# Conditional Rendering

Vue Test Utils has a range of features for rendering and making assertions about the state of a component, with the goal of verifying it is behaving correctly. This article will explore how to render components, as well as verify they are rendering content correctly.

# Finding Elements

One of the most basic features of Vue is the ability to dynamically insert and remove elements with v-if. Let's look at how to test a component that uses v-if.

const Nav = {
  template: `
    <nav>
      <a id="profile" href="/profile">My Profile</a>
      <a v-if="admin" id="admin" href="/admin">Admin</a>
    </nav>
  `,
  data() {
    return {
      admin: false
    }
  }
}

In the <Nav> component, a link to the user's profile is shown. In addition, if the admin value is true, we reveal a link to the admin section. There are three scenarios which we should verify are behaving correctly:

  1. The /profile link should be shown.
  2. When the user is an admin, the /admin link should be shown.
  3. When the user is not an admin, the /admin link should not be shown.

# Using get()

wrapper has a get() method that searches for an existing element. It uses querySelector syntax.

We can assert the profile link content by using get():

test('renders a profile link', () => {
  const wrapper = mount(Nav)

  // Here we are implicitly asserting that the
  // element #profile exists.
  const profileLink = wrapper.get('#profile')

  expect(profileLink.text()).toEqual('My Profile')
})

If get() does not return an element matching the selector, it will raise an error, and your test will fail.

# Using find() and exists()

get() works on the assumption that elements do exist and throws an error when they do not. It is not recommended to use it for asserting existence.

To do so, we use find() and exists(). The next test asserts that if admin is false (which is it by default), the admin link is not present:

test('does not render an admin link', () => {
  const wrapper = mount(Nav)

  // Using `wrapper.get` would throw and make the test fail.
  expect(wrapper.find('#admin').exists()).toBe(false)
})

Notice we are calling exists() on the value returned from .find()? find(), like mount(), also returns a wrapper, similar to mount(). mount() has a few extra methods, because it's wrapping a Vue component, and find() only returns a regular DOM node, but many of the methods are shared between both. Some other methods include classes(), which gets the classes a DOM node has, and trigger() for simulating user interaction. You can find a list of methods supported here.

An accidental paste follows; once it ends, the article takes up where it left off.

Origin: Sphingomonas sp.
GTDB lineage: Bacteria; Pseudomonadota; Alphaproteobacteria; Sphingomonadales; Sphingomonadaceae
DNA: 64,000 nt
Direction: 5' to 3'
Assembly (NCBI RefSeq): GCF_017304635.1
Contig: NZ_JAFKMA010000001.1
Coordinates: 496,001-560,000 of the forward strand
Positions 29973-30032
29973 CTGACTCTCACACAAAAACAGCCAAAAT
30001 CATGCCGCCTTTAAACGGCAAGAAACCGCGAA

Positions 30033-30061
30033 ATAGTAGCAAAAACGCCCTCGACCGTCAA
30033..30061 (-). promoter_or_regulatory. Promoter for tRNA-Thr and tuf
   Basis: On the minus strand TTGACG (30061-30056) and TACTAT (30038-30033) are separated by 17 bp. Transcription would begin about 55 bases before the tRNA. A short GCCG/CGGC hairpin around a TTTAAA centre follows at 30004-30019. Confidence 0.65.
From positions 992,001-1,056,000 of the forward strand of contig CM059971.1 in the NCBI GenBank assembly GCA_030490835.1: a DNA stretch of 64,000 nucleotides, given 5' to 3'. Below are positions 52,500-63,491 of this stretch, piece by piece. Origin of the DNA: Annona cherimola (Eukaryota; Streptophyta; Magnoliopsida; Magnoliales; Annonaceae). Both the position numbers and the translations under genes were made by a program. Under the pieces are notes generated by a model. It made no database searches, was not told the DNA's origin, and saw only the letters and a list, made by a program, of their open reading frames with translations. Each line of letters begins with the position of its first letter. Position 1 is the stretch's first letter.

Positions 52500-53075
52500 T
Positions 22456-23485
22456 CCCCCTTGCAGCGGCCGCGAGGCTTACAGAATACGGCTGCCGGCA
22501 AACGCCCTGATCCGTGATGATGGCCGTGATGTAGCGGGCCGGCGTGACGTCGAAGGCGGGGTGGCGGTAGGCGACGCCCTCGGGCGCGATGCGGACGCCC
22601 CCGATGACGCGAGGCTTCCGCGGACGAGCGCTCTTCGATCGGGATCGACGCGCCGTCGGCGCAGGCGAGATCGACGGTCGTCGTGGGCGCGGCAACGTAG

# Using data

The final test is to assert that the admin link is rendered when admin is true. It's false by default, but we can override that using the second argument to mount(), the mounting options.

For data, we use the aptly named data option:

test('renders an admin link', () => {
  const wrapper = mount(Nav, {
    data() {
      return {
        admin: true
      }
    }
  })

  // Again, by using `get()` we are implicitly asserting that
  // the element exists.
  expect(wrapper.get('#admin').text()).toEqual('Admin')
})

If you have other properties in data, don't worry - Vue Test Utils will merge the two together. The data in the mounting options will take priority over any default values.

To learn what other mounting options exist, see Passing Data or see mounting options.

# Checking Elements visibility

Sometimes you only want to hide/show an element while keeping it in the DOM. Vue offers v-show for scenarios as such. (You can check the differences between v-if and v-show here).

This is how a component with v-show looks like:

const Nav = {
  template: `
    <nav>
      <a id="user" href="/profile">My Profile</a>
      <ul v-show="shouldShowDropdown" id="user-dropdown">
        <!-- dropdown content -->
      </ul>
    </nav>
  `,
  data() {
    return {
      shouldShowDropdown: false
    }
  }
}

In this scenario, the element is not visible but always rendered. get() or find() will always return a Wrapperfind() with .exists() always return true – because the element is still in the DOM.

# Using isVisible()

isVisible() gives the capacity to check for hidden elements. In particular isVisible() will check if:

  • an element or its ancestors have display: none, visibility: hidden, opacity :0 style
  • an element or its ancestors are located inside collapsed <details> tag
  • an element or its ancestors have the hidden attribute

For any of these cases, isVisible() returns false.

Testing scenarios using v-show will look like:

test('does not show the user dropdown', () => {
  const wrapper = mount(Nav)

  expect(wrapper.get('#user-dropdown').isVisible()).toBe(false)
})

# Conclusion

  • Use find() along with exists() to verify whether an element is in the DOM.
  • Use get() if you expect the element to be in the DOM.
  • The data mounting option can be used to set default values on a component.
  • Use get() with isVisible() to verify the visibility of an element that is in the DOM